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id Software: Linux Hasn't Produced Positive Results

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  • #16
    Originally posted by Filiprino View Post
    Probably id Software didn't support GNU+Linux during the best times, but now is a wrong moment to stop porting games to it. They should put more money into it.
    Honestly, with such rating http://www.metacritic.com/game/pc/rage I doesn't think selling Rage for Linux will give id a lot of money. (By the way id sell 2.31 million copies of Rage on all supported platforms/)

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    • #17
      Did You guys watched video - Carmack estimate results ( ID incomes from Linux ) mostly on Quake Live ( that's how I read it ). I don't know if to laugh or to cry :/

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      • #18
        Makes me wonder...

        ...how they assess the number of Linux clients. I bought both Doom 3 and Quake 4 as a Windows game, and downloaded the client. No, I don't think John will count me as a paying Linux gamer...

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        • #19
          Originally posted by Fazer View Post
          Numbers from http://www.humblebundle.com/ prove you wrong, the population of Linux gamers is almost as big as Mac ones, but interestingly they tend to pay more than Mac and Windows community. It makes me believe there is a market waiting to be discovered.
          You need to be careful with those numbers. Keep in mind that many Windows and Mac gamers already owned many of the Humble Bundle titles before they were offered as part of a Humble Bundle. I haven't bought the last 3 PC humble bundles for instance since the only games in them I had already bought on Steam a long time before. There's also a potential "bubble" effect with Linux interest. That is, Linux users are willing to pay a lot more, but those numbers might drop drastically if the Linux market starts getting a higher number of quality titles. The humble bundles might stop seeming like they're worth paying $20 for if you have access to titles that normally retail at $20 but blow the quality of (almost) all the humble bundle games out of the water.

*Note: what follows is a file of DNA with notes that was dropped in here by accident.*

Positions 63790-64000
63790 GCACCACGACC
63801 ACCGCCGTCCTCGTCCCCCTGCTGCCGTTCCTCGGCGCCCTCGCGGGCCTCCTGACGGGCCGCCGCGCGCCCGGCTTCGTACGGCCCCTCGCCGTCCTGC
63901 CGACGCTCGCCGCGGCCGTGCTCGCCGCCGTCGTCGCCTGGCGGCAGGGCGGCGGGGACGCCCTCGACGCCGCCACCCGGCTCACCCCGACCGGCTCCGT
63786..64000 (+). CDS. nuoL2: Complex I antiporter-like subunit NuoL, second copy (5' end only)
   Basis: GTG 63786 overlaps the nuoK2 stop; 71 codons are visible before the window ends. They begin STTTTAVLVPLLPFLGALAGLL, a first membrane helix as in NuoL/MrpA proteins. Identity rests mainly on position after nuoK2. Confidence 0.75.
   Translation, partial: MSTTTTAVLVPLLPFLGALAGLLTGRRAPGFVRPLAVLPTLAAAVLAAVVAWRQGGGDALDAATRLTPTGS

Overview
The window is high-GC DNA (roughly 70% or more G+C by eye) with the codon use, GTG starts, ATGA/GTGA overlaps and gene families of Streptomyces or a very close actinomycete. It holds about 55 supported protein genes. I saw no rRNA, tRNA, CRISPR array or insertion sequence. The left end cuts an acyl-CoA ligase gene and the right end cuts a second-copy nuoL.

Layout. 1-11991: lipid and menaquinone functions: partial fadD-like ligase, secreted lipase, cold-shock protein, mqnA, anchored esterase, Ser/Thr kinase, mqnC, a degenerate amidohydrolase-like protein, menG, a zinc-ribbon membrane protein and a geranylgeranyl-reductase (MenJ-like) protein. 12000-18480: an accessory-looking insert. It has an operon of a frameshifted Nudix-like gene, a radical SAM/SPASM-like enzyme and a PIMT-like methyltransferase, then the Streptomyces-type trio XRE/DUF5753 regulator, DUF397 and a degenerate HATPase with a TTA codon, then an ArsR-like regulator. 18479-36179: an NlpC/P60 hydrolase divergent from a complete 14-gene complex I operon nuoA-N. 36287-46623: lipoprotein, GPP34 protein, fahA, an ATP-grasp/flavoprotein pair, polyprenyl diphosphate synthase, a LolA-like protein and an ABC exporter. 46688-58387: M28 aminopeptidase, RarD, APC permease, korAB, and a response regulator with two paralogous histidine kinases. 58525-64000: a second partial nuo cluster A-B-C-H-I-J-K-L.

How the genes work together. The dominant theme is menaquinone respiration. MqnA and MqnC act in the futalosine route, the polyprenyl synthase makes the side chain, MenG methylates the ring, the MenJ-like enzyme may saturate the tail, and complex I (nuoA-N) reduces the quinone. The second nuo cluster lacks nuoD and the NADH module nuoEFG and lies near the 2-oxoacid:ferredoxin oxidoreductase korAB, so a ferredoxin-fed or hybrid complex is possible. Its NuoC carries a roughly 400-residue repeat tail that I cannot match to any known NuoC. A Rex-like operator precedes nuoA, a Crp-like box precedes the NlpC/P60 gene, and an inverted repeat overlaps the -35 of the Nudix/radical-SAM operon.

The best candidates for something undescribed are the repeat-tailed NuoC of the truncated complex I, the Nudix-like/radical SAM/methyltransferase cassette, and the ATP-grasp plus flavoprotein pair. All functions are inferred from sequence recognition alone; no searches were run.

Again, I'm not saying that IS the case, just that it MIGHT be. Business folks do a hell of a lot more analysis of these things than just looking at two charts on Humble Bundle's site. If they're opting to stay away, it might be their reluctance to try to something new (and risky), or it might be because they know something you don't.

          Indie games however should ABSOLUTELY be targeting Linux. Small games with tiny budgets see a lot back from every single sale. So long as the Linux port time isn't too rough (and with the focus of iOS and Android for Linux gamers, they've already sloshed through OpenGL and abstracting Windows-isms out of their code, so the port shouldn't be that rough) they're likely to actually see benefit from even Linux's tiny marketshare. If I were working on an indie game on my own time, I would be absolutely sure to hit Windows, Mac, Linux, NaCl, and (if it made sense for the game) iOS and Android. Even if only 1,000 Linux users were to buy a game for $5, that would be $5,000. That's roughly 3 weeks pay for the average dev, and it sure as hell shouldn't take even close to three weeks to port a small indie game to Linux (especially if I already had the OpenGL renderer written, which I would for OS X and iOS).

          A bigger company, however, is going to spend a considerably larger amount of time and effort on the port. They not only have to code it, they also have to QA it, potentially market it, and then support it. Then there's the simple fact that to a big company, the mere administrative overhead of having to run a company and manage resources means that any particular endeavor needs to see a huge return on investment to be worth the time; a small profit disappears into the margin of error of what the core operations is expected to produce. The sales numbers need to be much bigger to see a return on investment there. And that's what Carmack was likely talking about: they surely made sales, but the sales weren't large enough to even matter given the dollar figures they pulled in from other platform.


          Originally posted by kwahoo View Post
          The id way: